Charity shops will lose £28m a month during second lockdown, Charity Retail Association warns

But despite the impact of the restrictions, shops will find it easier to reopen because coronavirus safety measures are already in place, the umbrella body says

The second national lockdown in England will cost the sector at least £28m in lost shop revenue, the Charity Retail Association has warned. 

From Thursday, all non-essential shops, including charity shops, in England will be required to close until 2 December in an attempt to slow the spread of coronavirus. 

In September, the CRA estimated that charity shops had already lost more than £285m in customer sales during the pandemic

As the sector prepares for a second lockdown, Robin Osterley, chief executive of the CRA, told Third Sector: “Every month charity shops are closed is a loss of £28m, so that’s the minimum we expect to see as a result of this new lockdown. 

“It’s not good news for all concerned, but we understand the need for a lockdown and we appreciate you have to look at the big picture.”

He said the CRA expected charity shops to find it easier to reopen than they did after the previous lockdown ended in June, because they have already put safety measures in place to reduce the risk of transmission. 

Charity shops received an influx of donations following the previous lockdown, as people took the opportunity of spending more time at home to clear out unwanted items.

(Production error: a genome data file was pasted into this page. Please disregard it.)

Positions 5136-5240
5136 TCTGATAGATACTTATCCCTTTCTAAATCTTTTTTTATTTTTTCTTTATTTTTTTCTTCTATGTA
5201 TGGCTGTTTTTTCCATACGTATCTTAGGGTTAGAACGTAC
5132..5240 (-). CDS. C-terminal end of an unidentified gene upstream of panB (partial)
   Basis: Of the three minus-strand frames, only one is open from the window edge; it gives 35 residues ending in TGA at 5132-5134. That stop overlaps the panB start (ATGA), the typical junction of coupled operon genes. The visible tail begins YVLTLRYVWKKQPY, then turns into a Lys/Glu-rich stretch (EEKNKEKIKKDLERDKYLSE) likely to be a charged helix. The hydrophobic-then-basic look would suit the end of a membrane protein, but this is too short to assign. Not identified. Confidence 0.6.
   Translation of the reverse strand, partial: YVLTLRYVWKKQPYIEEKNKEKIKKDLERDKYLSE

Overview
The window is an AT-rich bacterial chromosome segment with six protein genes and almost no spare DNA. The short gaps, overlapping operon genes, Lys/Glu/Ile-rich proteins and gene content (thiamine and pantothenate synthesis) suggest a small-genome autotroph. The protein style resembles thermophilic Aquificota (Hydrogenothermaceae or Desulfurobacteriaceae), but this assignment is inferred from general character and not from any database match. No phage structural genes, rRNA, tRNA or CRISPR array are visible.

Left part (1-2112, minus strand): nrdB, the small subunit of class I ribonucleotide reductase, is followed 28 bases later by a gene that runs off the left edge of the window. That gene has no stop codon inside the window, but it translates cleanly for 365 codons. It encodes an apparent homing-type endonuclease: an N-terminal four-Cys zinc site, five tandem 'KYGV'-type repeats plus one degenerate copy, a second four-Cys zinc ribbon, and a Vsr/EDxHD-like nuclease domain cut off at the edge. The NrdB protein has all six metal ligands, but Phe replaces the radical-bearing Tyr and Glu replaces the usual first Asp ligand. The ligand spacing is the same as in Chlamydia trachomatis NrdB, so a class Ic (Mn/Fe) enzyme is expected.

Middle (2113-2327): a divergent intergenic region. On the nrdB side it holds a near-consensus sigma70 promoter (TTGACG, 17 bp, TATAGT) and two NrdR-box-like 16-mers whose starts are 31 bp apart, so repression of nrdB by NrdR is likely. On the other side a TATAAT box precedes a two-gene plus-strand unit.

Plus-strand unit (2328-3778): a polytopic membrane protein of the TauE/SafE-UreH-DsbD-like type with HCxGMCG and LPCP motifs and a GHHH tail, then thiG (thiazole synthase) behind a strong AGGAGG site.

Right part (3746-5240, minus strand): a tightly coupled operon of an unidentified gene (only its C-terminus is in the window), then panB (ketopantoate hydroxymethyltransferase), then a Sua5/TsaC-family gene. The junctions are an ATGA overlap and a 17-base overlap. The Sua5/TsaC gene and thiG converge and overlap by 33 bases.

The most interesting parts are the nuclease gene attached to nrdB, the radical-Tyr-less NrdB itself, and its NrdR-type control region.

One charity, St Barnabas Hospice, which operates 26 stores in Lincolnshire, was forced to stop accepting donations after two weeks in July when it received more than 15,000 bags and boxes of donations – weighing about 50 tonnes – to its stores and a drive-through donation centre it had set up. 

Osterley said that while “donations have remained higher than expected since June”, and people would be saving anything they had planned to donate in November until December, he did not expect charity shops to be hit by the same level of donations once they reopen.

Have you registered with us yet?

Register now to enjoy more articles and free email bulletins

Register
Already registered?
Sign in